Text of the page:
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The CMSA has received a 1+ ranking for the past four years, and it is currently ranked 69th in Illinois by the US News and World Report.

Alderman Joe Moore (49 Ward) released a statement Oct. 29 congratulating the eight schools located within Rogers Park schools for their high rankings; all of the schools received scores of 2+ or higher. There are five rankings in the SQRP system: 1+ is the highest score and 3 is the lowest.  

The New Field School has the most improved ranking in Rogers Park in this past year, according to Moore.

“By last year, New Field’s rating had dropped to Level 2,” Moore said. “Under the leadership of its dynamic new principal, Corey Callahan, and an engaged Local School Council, New Field soared back to the coveted Level 1+ rating.”

The SQRP has many purposes, such as showing parents and community members individual schools and district academic success. It also recognizes and identifies high growth schools and helps guide the Board’s decision-making processes around schools actions and procedures.

Rogers Park To Host Cutting Edge ‘Smart Policing’ Crime Center

Rogers Park’s 24th police district will soon host University of Chicago crime analysts, part of an effort to incorporate historical violent crime trend data, predictive models and mapping software in the city’s self-proclaimed “smart policing” strategy.

Rogers Park will be one of six districts participating in the program by creating a Strategic Deployment Center, a police spokesperson said.

Sgt. Rocco Alioto, from the CPD office of communications, said the city has seen two straight years of reduced crime since the U of C program launched.

“The initiative is motivated by the idea that proactive policing and investigations combined with predictive analytics can help prevent crime from occurring in first place,” Alioto said.

49th Ward Ald. Joe Moore announced the deployment Tuesday. You can read his full statement here.

“The expansion of smart policing to Rogers Park comes at a time of heightened tension in the neighborhood resulting from two recent random murders,” Moore said in the statement.

Moore said police investigating the killings have run down “some promising leads, but no arrest has been made.”

Police suspect the two murders in Rogers Park, which occurred Sept. 30 and Oct. 1, were carried out by the same person. The perpetrator has not been seen since the fatal shooting Oct. 1, police said at a community meeting at the Bernard Horwich Jewish Community Center in Rogers Park.

The crime trend data used in the U of C program pools information such as offender criminal history and past crime incidents into a single platform for analysis and real-time application by on-duty officers, according to Moore’s statement.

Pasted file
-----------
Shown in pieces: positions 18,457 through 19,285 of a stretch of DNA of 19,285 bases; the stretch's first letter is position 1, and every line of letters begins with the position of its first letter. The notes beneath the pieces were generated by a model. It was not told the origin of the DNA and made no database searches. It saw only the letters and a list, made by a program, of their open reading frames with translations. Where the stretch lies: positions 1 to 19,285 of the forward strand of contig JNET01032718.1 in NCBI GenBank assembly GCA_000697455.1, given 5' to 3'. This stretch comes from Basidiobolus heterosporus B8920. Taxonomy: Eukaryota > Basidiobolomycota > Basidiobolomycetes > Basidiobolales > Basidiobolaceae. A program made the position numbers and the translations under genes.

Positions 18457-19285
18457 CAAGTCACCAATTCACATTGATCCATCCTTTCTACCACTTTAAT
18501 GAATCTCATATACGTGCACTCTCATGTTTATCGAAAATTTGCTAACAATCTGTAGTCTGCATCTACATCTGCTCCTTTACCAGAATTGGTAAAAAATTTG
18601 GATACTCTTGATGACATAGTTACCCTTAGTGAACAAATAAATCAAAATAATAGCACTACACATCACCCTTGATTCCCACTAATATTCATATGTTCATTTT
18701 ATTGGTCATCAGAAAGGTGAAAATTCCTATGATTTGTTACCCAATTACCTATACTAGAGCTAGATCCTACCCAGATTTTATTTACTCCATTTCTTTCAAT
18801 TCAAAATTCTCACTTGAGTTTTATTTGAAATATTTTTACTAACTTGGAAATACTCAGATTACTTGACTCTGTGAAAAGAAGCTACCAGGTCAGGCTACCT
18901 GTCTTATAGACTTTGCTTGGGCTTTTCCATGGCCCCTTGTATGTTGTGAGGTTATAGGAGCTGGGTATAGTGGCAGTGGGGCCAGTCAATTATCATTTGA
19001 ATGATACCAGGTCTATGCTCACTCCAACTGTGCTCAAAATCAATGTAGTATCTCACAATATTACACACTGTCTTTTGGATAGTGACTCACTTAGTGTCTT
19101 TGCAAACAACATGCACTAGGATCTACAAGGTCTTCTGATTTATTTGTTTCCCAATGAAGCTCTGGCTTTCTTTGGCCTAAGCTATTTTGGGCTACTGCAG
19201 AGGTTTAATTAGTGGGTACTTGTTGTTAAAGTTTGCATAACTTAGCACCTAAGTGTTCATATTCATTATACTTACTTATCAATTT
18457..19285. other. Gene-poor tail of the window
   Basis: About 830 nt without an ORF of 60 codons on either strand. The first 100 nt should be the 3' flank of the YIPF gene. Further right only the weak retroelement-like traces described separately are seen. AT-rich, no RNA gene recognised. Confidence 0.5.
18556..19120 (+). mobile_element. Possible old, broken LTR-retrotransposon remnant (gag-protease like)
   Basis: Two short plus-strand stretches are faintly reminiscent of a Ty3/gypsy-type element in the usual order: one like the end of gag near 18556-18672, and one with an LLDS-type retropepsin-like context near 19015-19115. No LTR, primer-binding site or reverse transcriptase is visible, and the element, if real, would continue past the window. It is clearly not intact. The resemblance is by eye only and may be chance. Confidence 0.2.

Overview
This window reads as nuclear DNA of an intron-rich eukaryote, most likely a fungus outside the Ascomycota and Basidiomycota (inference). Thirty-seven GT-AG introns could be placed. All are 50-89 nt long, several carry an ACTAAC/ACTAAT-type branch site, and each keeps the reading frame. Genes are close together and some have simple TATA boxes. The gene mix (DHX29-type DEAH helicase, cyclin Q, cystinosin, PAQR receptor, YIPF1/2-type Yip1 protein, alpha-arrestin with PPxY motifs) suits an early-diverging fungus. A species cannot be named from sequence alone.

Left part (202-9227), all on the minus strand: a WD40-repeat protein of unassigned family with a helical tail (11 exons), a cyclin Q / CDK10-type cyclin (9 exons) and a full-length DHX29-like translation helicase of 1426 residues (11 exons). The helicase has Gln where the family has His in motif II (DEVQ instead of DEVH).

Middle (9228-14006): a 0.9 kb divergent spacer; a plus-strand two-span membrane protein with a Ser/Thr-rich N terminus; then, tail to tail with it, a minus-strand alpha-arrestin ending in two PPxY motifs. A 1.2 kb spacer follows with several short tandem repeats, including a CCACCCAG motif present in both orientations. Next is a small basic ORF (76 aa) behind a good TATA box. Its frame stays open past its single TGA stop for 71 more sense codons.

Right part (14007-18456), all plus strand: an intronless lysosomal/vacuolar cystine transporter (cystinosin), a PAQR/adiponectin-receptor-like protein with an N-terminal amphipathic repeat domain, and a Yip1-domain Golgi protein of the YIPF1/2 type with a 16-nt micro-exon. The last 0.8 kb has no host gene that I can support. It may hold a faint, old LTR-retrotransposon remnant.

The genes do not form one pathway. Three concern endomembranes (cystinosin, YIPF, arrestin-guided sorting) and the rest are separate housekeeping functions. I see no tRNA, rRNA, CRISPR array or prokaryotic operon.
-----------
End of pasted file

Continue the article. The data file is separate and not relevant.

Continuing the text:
The smart policing strategy will place high-definition surveillance cameras in strategic locations throughout the district, and private property owners can connect their cameras to the CPD system if the cameras meet certain requirements, according to Moore’s statement. These cameras, and preexisting cameras, will be monitored by police.

This strategy was used in the 12th district (Near West), and the trend data helped police officers see a 15 percent reduction in robberies, 35 percent reduction in carjackings, 37 percent reduction in shootings and 64 percent reduction in murders in the area, according to Moore’s statement. These reductions were seen within approximately seven months of smart policing strategy implementation.

It is unclear when the strategic deployment center will come to Rogers Park.

Moore also said Chicago will invest an additional $10.4 million in youth mentoring programs through 2019 on top of the $25 million spent toward mentorship for eighth, ninth and 10th graders this year; and, more than $77 million has gone toward after school programs for over 110,000 students this past year. Moore said this multi-faceted approach to tackling violent crime will be more effective.

“This holistic approach to crime fighting — more effective policing strategies combined with investing in youth, second chances and jobs — is the key to making our neighborhood and city safer,” Moore said in the statement.

The 49th Ward is the only ward in Chicago that holds an Expungement Seminar to help people clear their criminal record and break through that employment barrier. The most recent Expungement Seminar took place Oct. 6 at Gale School (1631 W. Jonquil Terrace).

Moore and 24th district Commander Roberto Nieves could not be reached for comment at the time of publication.